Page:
Are you a perfectionist? A perfectionist believes everything should be done perfectly, without error or discrepancy.
Recently, I watched an episode of a popular sitcom where the main character, the boss, employed a polite, good-natured young man to do small jobs around the office. Throughout the day, the boss would stop by and inspect the progress of his employee’s projects. Oddly, the young man would be doing a wonderful job but would unexplainably make a mess or inadvertently ruin the project as soon the boss appeared. The boss eventually learned his employee was suffering from performance anxiety. As long as no one watched him work, he performed well. However, the fear of someone scrutinizing or rejecting his work immobilized his creativity and kept him from completing his tasks. As I watched this episode, the truth became all too clear: perfection is elusive.
Try as hard as we might, we will never come close to hitting the mark of perfection. To help you identify if you are striving for perfection, I have compiled a simple quiz. Please take a moment to answer the following yes or no questions.
You Might be a Perfectionist if …
1. Do you constantly focus on your personal imperfections, deficiencies, shortcomings or failures?
2. Do you refuse to start a task that cannot be finished quickly and without interruption?
3. Are your personal expectations exceedingly higher than others’?
4. Do others perceive you as prideful, possessing a “better than thou” attitude?
5. Do you refuse to announce goals or projects for fear you will fail?
6. Are you are reluctant to change set patterns or daily routines?
If you answered yes to three or more of the above questions, then you are definitely a perfectionist. One of the identifying traits of a perfectionist is the prevailing attitude that says, “If I can’t do it right the first time, I won’t do it at all.” Consider the fierce competitor who refuses to take part in an activity unless he is guaranteed to win. How about the leader who feels overly responsible for failure and carries an excessive sense of guilt he should have done more? Or the woman who turns down job promotions because she is afraid of failing at the next level? She feels her work is flawed, never good enough, and sadly, her potential remains hidden beneath the rubble of insecurity.
Is there hope for the perfectionist? If so, what are the steps to living a more balanced life?
Steps to Overcoming Perfectionism
I admit it: I am a perfectionist. My motto is, “I want things done right, and I want them done yesterday.” While there is nothing wrong with maintaining high expectations, it is important we develop balanced attitudes by creating realistic and achievable goals. Here are a few examples of how to balance out the perfectionist personality and avoid chronic burnout.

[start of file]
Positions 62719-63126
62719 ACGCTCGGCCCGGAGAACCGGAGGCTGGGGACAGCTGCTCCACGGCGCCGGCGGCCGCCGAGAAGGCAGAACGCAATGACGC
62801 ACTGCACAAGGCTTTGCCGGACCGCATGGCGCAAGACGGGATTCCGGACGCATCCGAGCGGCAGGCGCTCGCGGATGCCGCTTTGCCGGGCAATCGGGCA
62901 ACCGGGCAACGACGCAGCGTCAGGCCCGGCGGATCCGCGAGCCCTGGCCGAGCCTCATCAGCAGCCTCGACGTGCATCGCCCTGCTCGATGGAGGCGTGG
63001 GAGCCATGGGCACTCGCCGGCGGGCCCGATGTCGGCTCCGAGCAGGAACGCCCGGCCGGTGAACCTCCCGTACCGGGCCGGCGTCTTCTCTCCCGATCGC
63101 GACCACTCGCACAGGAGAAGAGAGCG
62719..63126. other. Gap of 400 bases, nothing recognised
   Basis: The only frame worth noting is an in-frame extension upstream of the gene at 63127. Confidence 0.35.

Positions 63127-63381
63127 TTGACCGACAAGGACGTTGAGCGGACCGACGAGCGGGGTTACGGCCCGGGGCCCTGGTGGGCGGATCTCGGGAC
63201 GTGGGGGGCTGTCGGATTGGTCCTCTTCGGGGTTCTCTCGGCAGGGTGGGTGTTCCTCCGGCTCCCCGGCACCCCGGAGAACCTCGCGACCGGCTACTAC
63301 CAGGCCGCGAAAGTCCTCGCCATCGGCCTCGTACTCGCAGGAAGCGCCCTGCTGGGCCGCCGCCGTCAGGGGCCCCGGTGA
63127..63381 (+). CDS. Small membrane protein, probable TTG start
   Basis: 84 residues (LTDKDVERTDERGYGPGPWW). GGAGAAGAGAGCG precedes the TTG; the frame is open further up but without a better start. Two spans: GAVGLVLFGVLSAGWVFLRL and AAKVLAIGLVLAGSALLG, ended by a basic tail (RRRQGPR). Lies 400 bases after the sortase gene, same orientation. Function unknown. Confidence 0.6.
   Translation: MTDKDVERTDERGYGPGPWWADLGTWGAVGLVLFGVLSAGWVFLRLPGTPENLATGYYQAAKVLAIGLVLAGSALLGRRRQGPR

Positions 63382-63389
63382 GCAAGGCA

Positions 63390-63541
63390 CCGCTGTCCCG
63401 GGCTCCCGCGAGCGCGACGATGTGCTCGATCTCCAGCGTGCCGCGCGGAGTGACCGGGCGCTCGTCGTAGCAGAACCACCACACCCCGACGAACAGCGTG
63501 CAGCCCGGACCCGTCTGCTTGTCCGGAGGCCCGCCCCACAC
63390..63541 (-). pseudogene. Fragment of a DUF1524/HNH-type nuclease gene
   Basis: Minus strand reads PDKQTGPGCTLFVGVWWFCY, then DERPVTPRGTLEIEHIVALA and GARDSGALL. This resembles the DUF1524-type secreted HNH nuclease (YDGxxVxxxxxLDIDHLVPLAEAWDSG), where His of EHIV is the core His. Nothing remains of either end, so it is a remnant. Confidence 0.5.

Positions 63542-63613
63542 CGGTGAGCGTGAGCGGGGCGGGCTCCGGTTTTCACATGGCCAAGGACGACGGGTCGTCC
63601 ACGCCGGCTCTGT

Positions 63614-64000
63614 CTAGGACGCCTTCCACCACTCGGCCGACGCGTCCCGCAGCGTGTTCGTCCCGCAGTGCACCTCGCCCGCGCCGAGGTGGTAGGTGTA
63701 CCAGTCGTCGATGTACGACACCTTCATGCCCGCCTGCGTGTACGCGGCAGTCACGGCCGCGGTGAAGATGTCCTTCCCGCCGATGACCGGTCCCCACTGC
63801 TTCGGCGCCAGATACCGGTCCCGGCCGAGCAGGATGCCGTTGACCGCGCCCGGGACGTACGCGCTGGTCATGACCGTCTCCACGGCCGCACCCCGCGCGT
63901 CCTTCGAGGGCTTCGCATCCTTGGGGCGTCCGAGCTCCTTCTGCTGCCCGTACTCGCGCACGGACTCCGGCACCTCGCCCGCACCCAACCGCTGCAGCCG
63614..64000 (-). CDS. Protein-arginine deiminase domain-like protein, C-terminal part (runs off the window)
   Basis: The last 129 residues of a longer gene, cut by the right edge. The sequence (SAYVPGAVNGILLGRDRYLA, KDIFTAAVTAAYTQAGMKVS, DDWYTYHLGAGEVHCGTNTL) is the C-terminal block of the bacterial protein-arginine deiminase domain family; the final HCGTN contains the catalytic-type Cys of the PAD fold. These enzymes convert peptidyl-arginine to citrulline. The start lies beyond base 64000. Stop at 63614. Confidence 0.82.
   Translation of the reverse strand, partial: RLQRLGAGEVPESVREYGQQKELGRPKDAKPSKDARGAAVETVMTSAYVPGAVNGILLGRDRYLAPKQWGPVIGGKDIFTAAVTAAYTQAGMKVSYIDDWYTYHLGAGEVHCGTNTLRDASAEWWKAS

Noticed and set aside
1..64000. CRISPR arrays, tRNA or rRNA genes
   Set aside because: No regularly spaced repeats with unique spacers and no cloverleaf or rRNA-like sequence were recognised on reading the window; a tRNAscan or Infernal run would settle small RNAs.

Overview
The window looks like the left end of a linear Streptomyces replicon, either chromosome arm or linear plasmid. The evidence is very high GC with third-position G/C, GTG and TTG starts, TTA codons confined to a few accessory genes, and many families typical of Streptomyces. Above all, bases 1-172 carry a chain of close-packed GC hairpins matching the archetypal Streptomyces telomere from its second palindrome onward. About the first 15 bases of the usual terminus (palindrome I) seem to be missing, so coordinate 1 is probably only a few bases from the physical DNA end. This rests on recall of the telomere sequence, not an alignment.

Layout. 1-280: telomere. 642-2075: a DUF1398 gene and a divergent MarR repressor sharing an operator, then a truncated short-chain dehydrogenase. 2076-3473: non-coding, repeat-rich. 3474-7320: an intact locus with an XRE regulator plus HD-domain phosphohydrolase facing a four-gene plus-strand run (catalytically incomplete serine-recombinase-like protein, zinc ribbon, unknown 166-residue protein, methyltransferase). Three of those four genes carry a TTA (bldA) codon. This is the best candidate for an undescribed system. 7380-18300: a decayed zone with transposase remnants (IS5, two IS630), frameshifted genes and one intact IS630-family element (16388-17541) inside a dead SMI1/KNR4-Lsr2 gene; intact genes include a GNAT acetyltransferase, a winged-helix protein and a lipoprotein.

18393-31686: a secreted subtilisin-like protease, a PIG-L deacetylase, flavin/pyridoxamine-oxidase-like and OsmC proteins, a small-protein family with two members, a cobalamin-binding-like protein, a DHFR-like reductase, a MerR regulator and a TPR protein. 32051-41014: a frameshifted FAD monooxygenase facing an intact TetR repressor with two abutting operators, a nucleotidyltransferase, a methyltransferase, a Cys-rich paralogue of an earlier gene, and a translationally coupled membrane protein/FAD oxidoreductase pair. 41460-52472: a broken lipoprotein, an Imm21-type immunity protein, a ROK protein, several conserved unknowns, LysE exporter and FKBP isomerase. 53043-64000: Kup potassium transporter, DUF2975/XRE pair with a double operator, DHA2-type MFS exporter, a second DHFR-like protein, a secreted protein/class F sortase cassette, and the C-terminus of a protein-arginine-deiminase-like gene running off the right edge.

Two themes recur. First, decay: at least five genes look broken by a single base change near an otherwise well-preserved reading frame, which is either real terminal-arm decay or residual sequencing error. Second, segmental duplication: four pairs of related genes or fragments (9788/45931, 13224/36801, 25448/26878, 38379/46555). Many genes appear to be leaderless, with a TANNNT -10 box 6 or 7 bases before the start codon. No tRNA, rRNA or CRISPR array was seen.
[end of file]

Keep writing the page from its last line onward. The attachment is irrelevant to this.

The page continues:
1. Develop Achievable Goals
Challenging a perfectionist to set achievable and reasonable goals is like asking a child to take only one bite of his ice cream cone: difficult but not entirely impossible. The dilemma most perfectionists face is the proclivity to overdo, overthink and overachieve, which unleashes a Pandora’s box full of negative emotions, rejection and eventually depression. When faced with a challenge, resist the urge to attempt too many tasks or to place unrealistic demands on your time or emotions. Learning to manage your schedule by setting reasonable goals guarantees a higher rate of success and a more balanced you. Discern your limitations. Allow room for flexibility, occasional mistakes and moments to simply enjoy the journey.
If you are like most perfectionists, then you experience an extraordinary need for structure and order. While this makes for a tidy house, it also generates high levels of stress that make you feel agitated, rigid and uptight. Others will find you more enjoyable when you do not take yourself too seriously. Learn to laugh at unavoidable mistakes. Loosen the mental control of having to be perfect. Above all, remember to schedule at least a half-hour of unplanned time each day to simply relax and unwind. Schedule time away and take a vacation when necessary. Be assured that your family, friends and colleagues will enjoy the refreshed and energized you.
3. Embrace Change
Let’s face facts. Perfectionists are generally inflexible to change. As a matter of fact, the drive to have everything in perfect order resists change. Change, however, can be good, as it generates both creativity and imagination. There is a healthy balance between obsessive-compulsive and outright lazy. Balance begins by understanding every segment of your life does not need to be micromanaged. Life is not an exhaustive sprint to the finish line. It will not fall apart if you miss a deadline, forget to take the trash out or leave a spoon unwashed. Challenge yourself to take part in noncompetitive activities and enjoy them.
Begin by learning to enjoy you. Forgive your past mistakes, admit you are human, and look forward to a new and exciting day.